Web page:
|Chicago Pneumatic "A brief history"|
At about the same time the Franklin and New York Compressor Company was formed and was manufacturing compressors in what is now Plant No. One, east of Thirteenth Street, the Grant Tool Works was formed, backed by local capital and managed by J.J. Grant, who came here from Cleveland. This plant engaged in the manufacture of ball making machines and Grant Turret Lathes. It may be of interest to know that this plant was operated in a manner entirely foreign to general machine shop practice, either at that time or at present. Expensive Turkish rugs were on the floor of the office, stained glass was used in some of the windows; all of the machine tools were painted in ivory white, every machine tool had a brass cuspidor for the workman and the mail boys were dressed in red uniforms with brass buttons, similar to bellhops in hotels in large cities.
This organization and its successor, in turn, encountered financial difficulties and were absorbed by the Chicago Pneumatic Tool Company in 1907, which then operated the Plant as a separate and distinct Plant from Plant No. One, with a separate manager, separate organization and manufacturing an entirely different line of products. The air hoists, which are now made in the Cleveland Plant, were first manufactured here, also the first rock drills were manufactured here, though now are made in the Detroit Plant; and then the output of the Plant was devoted to the manufacture of Chicago Pneumatic "Giant" Trucks.
About 1914, the Truck Division was moved to the Plant at Chicago Heights, Illinois, and was maintained there until 1918, when it was sold and the manufacture of trucks was discontinued because it did not blend with other C.P.T. standard products.
Shortly after the beginning of the World War One in 1914, and until the Armistice was signed, Franklin Plant No. Two was engaged in the manufacture of shells for the Allies and later for our own Government, while Plant No. One continued the manufacture of air compressors.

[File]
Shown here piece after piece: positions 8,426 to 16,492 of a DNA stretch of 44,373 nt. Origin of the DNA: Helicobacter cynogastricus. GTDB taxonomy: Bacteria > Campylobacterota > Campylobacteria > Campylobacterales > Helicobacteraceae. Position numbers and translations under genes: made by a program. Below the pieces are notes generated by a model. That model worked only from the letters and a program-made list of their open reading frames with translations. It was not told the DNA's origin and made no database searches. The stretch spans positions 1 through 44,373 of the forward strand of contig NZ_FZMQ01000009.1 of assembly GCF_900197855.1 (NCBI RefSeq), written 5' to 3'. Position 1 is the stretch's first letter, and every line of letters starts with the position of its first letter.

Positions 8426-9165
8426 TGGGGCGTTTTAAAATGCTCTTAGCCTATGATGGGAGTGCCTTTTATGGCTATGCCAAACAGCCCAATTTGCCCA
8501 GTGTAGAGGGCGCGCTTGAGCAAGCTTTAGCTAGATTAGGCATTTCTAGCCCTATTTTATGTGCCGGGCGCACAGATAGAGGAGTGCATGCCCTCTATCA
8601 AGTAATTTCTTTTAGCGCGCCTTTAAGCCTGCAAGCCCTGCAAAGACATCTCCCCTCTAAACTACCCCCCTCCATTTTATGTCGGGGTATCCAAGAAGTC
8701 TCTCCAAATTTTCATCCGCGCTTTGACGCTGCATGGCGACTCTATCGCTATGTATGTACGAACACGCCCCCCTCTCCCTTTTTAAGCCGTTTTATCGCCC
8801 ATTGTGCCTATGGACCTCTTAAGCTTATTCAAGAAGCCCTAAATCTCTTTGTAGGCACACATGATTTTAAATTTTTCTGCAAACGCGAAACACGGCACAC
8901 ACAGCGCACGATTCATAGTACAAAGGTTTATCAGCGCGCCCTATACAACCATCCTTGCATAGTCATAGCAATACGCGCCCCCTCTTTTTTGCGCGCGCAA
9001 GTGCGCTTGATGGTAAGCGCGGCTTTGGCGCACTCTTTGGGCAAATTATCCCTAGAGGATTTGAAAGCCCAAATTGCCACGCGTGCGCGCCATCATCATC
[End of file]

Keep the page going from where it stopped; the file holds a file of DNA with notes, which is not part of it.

In the meantime, during these years the company as a whole was growing, as was the Franklin Plant. The most notable development was that of the Simplate Inlet and Discharge Valves which were perfected in 1913 and 1914. These valves have been directly responsible for the rapid development of the present line of compressors and vacuum pumps, and mark the beginning of a plate valve epoch in compressor building. The Simplate Valve made high speeds practicable; eliminated valve gearing, and made possible a greater capacity for a given weight of machine than any previously known. All other compressor builders later adopted the plate type of valve.
Around 1912, the compressors fairly well established, the crying need in the field was for a prime mover that could drive these compressors; and the company then became engaged in the manufacture of the Horizontal two cycle, Semi Diesel Oil Engine. This engine was manufactured in a variety of sizes and combinations until 1925, when the patent rights to manufacture the Benz Diesel Engine were secured, which, up until that time had been manufactured in Germany. This has been a famous German engine, and was used in various racing cars in Europe. Another little known fact is that the Submarine Deutschland, that came across the Atlantic before America entered World War I was powered by two Benz Engines.
During this quarter of century, the company was put on a sound financial basis and since 1917, the growth of the company has been rapid, and the products have established a reputation that makes the company a factor in industry today. Expansion of the line of compressors continued at such rapid rate that shop conditions became too congested and expansion was necessary. Some additional ground was purchased at Plant Two and plans were drawn up for a modern machine shop, erecting and testing floor, offices, power plants, pattern shop, forge shop, heat treating room and store houses. The plant was rushed through to completion 1920, and the most modern machinery was installed at once, and in the same year, the whole shop and office force moved into the new plant. Plant One has since continued to operate as a plate shop and storage plant.
In addition to acquiring the Benz Engine in 1927, the company started the manufacture of Rotary Oil Well Drilling Equipment in which is familiarly known as the Rock Bit Department. The acquisition of these two new lines required additional floor space; and as a result, in 1927 and 1928m the Franklin Foundry and Franklin Manufacturing Company Plants were purchased and dismantled. An additional section was placed in the machine shop and the present foundry was built, equipped with the latest machinery available. The Heat Treat Department was considerably enlarged , this last rendered necessary because of the thorough heat treatment required by steels used in oil field work. This outlay of several million dollars resulted in a Rock Bit Department that is second to none, not only manufacturing the Cones for Drills, but also Surface Hole Bits, Reamers, Reamers Cutters, Tool Joints, and similar equipment.